My thesis covered aerodynamics, system identification, mathematical modelling and control theory. The thesis was another achievement of the UC rocketry group (www.ucrocketry.org). Our supervisor, Dr Chris Hann, provides the overall vision and direction of the research group.
In the group I headed avionic development. This involved half a year of electronic design and embedded firmware development. I also did some work in 3D CAD designing rocket parts to be machined or 3D printed. Rapid prototyping was a core component of our research and our group maintained an Ultimaker II 3D printer which accelerated our research and launch frequency.
Rocket launches are stressful. After spending months preparing the avionics, airframe, control algorithms, performing wind tunnel tests and countless simulations, the results of your work are determined by the success of a flying pipe travelling at the speed of sound which starts falling to earth 20 seconds after it left. There are many things that can go wrong.
We used the post-mortem concept that I borrowed from Jack Ganssle (often called retrospective in agile). After each launch we would go around the table and ask:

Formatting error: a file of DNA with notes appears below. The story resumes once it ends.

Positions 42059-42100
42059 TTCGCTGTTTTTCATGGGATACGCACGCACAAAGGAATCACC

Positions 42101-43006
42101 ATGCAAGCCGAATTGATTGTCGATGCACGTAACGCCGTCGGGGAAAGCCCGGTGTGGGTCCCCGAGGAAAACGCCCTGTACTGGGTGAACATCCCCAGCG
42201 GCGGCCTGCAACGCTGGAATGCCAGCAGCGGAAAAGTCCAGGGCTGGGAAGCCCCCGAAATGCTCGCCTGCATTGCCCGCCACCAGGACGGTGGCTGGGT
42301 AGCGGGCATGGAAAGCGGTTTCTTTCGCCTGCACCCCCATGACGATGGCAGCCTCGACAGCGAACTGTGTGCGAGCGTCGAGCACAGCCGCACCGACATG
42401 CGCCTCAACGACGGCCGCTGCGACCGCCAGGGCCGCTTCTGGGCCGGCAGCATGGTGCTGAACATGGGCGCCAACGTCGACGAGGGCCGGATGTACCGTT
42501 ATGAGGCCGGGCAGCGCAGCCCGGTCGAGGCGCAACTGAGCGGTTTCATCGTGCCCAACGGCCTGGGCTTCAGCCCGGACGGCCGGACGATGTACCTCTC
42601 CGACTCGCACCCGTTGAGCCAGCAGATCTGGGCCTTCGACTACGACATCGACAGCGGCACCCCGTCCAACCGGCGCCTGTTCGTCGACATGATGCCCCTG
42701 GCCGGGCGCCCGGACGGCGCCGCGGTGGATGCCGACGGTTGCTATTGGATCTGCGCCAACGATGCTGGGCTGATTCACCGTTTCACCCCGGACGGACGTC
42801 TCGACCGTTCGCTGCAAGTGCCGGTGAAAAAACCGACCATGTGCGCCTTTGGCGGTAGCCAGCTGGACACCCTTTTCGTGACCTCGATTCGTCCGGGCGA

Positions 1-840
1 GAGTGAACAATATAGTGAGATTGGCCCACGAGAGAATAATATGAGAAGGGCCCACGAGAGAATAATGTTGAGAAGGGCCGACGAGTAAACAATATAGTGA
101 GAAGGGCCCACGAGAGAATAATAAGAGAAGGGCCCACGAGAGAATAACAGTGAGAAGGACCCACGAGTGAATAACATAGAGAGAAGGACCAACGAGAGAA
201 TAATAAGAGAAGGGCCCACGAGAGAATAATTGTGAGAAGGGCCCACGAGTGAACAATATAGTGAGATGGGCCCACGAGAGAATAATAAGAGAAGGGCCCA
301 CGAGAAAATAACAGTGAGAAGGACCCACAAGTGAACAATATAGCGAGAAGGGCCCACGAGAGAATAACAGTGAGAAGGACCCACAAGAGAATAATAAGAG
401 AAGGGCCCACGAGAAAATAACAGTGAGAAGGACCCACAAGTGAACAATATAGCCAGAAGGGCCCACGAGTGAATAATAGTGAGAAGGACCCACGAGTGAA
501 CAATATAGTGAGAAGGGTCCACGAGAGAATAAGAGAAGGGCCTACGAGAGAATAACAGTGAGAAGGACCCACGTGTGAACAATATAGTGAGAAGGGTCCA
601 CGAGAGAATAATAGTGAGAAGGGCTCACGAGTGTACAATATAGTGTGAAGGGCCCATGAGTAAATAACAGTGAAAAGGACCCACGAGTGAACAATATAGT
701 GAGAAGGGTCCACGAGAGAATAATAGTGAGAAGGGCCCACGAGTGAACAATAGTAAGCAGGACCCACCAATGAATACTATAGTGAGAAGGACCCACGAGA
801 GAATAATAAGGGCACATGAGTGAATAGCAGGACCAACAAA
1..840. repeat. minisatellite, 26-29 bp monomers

- What was good?
- What was bad?
We then came up with actions to solidify the good and remove the bad. After five launch post-mortems, our launches went from being frantic and stressful to having tight organisation with strong teamwork where we could rely on our launch schedules.
Two papers, a thesis and eight months have passed; I am now working for a company that designs air quality instrumentation. Using the skills I learnt in my master’s project, I improve the performance of our sensor systems using a combination of advanced math and software. The key advantage of this approach is that the improvement is free; we ship better sensors without changing anything but the software algorithms.